It was a busy Monday morning for those helping to prepare for the November General Election in Travis County. Voting machines were dusted off and booted up. Batches of ballots were processed for the 25,000 residents who will vote by mail.
Temporary staffing positions were also filled in order to wade through the stacks of registration forms that continue to come in. Forrest Starr was among those at the registrar’s office to sign up before Tuesday’s midnight deadline.
"I could not find my registration card and I always vote, so we were in here doing another tax thing, so I figured I come over here and make sure I have a card,” said Starr.
By midday Monday, 89.9% of those eligible to vote in Travis County had signed up. Going above 90% has never been done, according to county registrar Bruce Elfant.
"What's motivating me is that the United States is 100th in the world in voter turnout, and Texas is 50th in the nation in turnout, and we believe Travis County can be a leader in voter registration and voter participation, and we hope what we do will be followed by other counties and Texas will become a more participatory state when it comes to registering and voting."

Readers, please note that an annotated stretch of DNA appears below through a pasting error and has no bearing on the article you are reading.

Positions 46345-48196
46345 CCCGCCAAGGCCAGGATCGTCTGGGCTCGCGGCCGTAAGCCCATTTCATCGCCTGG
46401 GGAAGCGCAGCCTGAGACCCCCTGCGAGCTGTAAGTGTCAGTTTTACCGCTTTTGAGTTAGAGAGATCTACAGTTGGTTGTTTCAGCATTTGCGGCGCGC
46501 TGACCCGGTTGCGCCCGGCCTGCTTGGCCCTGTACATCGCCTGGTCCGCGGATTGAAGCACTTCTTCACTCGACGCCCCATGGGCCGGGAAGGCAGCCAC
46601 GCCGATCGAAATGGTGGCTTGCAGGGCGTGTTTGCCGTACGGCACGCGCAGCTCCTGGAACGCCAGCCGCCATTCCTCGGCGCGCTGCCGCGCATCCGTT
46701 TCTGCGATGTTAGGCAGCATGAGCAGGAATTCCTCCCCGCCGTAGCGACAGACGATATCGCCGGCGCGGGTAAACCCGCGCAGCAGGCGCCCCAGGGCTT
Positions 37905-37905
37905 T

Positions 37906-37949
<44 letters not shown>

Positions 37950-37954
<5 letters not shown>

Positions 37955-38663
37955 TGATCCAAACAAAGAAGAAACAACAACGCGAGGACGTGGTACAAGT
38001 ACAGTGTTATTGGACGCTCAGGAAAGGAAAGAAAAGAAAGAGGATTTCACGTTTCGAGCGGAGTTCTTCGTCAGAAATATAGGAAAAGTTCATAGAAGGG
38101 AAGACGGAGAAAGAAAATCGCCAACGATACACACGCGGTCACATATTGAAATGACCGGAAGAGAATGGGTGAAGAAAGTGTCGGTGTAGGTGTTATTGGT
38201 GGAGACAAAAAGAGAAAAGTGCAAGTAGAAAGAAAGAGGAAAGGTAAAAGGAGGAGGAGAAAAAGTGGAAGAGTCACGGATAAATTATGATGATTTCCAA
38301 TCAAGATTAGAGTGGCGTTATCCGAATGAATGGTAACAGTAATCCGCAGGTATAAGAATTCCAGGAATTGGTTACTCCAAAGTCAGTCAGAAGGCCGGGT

Texas is one of 19 states that doses not register voters on line, but Travis County is doing a hybrid program of sorts. They set up a bank of computers at the main office on Airport Blvd. where you can come in and type in your information. You can also fill out the form at home, but you have to print out the document and then bring it down to the office.
"The new way should take, on a regular time frame, if we are not in an election cycle, take two to three days at the most, the old way three to five days,” said Voter Registration Director Gretchen Nagy.
Tuesday night the registrar's office will be open until mid-night. There will also be late night sign up events at U.T near the Clock Tower - as well as at Thunder Cloud Sub locations and at any Alamo Draft House.
The extra effort, has paid off, there will be 100,000 more people eligible to vote in Travis County than the amount available during the 2012 presidential election. Despite all that work, history indicates many who sign up may not vote. In 2012 almost 40 percent of the eligible votes in Travis County stayed home.